Athletics body apologises to Semenya

Athletics South Africa (ASA) has apologised “unconditionally” over its handling of athlete Caster Semenya’s gender-verification test.

In a statement released on Thursday, it said it took note of the African National Congress’s Caster Semenya support task team media statement, which decried the way ASA and the International Association of Athletics Federations (IAAF) handled the matter.

“ASA appreciates the ANC’s position on this matter, fully welcomes and accepts without any reservations the findings and recommendations of the task team,” it said.

“Consequently, Athletics South Africa wishes to publicly and unconditionally apologise to Caster Semenya and her family, the president of South Africa as well as to all South Africans for the handling of her gender-verification processes and the subsequent aftermath.”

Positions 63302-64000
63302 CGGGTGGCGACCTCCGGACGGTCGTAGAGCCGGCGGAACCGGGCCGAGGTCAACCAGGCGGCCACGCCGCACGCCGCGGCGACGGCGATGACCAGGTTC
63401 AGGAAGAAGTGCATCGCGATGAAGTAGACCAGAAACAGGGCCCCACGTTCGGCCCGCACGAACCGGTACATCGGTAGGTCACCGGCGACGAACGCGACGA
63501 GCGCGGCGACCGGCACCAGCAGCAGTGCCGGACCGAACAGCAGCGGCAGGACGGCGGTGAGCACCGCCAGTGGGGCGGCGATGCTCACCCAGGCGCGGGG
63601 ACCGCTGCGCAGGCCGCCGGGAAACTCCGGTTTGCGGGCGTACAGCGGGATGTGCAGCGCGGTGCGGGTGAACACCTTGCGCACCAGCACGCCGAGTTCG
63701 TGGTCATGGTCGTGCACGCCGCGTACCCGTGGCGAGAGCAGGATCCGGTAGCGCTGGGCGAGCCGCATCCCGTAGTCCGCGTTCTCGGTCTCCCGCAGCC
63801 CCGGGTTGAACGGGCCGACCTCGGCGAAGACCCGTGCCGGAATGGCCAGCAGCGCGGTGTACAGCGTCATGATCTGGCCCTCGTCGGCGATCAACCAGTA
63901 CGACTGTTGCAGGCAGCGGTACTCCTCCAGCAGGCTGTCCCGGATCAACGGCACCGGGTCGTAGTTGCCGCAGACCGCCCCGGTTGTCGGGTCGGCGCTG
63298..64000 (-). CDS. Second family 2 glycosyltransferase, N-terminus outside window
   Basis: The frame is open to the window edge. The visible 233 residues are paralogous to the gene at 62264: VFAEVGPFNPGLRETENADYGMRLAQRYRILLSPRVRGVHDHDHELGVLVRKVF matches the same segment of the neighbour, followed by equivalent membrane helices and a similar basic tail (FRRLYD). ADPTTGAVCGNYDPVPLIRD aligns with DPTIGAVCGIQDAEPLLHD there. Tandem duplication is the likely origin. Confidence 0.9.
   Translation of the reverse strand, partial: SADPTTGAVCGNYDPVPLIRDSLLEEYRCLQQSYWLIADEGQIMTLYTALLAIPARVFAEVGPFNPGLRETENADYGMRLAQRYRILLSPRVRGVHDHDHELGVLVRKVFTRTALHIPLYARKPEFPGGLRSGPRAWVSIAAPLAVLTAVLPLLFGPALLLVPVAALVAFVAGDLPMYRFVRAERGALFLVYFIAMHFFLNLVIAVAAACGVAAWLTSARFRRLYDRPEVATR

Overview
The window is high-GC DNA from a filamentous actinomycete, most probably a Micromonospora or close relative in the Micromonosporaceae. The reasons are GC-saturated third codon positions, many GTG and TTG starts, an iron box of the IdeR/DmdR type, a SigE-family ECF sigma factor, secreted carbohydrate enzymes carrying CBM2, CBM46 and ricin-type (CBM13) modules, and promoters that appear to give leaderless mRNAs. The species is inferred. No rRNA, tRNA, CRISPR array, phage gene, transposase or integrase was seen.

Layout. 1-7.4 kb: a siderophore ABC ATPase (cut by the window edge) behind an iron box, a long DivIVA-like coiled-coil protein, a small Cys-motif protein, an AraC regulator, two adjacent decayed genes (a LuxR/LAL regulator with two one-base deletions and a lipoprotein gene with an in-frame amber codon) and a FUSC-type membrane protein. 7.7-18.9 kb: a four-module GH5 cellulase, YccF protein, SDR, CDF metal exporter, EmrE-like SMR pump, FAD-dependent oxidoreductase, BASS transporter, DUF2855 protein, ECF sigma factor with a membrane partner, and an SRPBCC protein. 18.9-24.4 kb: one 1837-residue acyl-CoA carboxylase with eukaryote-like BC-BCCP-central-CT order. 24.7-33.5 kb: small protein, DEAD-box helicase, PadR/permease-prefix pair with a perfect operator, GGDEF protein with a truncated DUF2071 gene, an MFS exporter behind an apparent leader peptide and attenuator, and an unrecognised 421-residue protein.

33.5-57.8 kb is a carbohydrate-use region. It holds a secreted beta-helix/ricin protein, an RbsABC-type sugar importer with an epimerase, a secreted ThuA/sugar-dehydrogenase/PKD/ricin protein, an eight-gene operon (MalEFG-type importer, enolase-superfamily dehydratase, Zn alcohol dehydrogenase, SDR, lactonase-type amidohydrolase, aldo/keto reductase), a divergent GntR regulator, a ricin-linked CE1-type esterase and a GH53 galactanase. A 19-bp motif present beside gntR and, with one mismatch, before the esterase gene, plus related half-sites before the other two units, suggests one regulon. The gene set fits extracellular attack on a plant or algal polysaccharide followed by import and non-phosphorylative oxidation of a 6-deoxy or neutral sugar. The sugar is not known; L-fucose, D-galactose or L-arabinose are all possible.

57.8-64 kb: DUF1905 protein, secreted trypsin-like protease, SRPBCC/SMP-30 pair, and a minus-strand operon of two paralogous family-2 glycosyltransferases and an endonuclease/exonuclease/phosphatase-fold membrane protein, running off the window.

The board would lead a delegation to meet the athlete, her family and government for discussions on the matter.

“Athletics South Africa hopes that this will bring closure to a very unpleasant episode for Caster.”

It was fully prepared to cooperate with any legitimate body that wanted to get closure on the matter.
It would also make presentations to the minister of sport and recreation to explain the actions taken by ASA officials prior to, during and after the competition in Berlin, if requested. ASA would also talk about how the administration of sport could be improved.

“Our proposals also focus on improved management of relationships with key stakeholders, including international sporting federations such as the IAAF.”

It would “support and participate in any other initiatives that seek to celebrate the successes of our athletes”.

Semenya was thrown into the limelight after winning the 800m at the World Athletics Championships in Berlin in August, but then it emerged that gender tests had been conducted on her.

ASA president Leonard Chuene has admitted lying to the South African public about not having any knowledge of the gender tests. He has since apologised for that, saying the lie was to protect her.—Sapa

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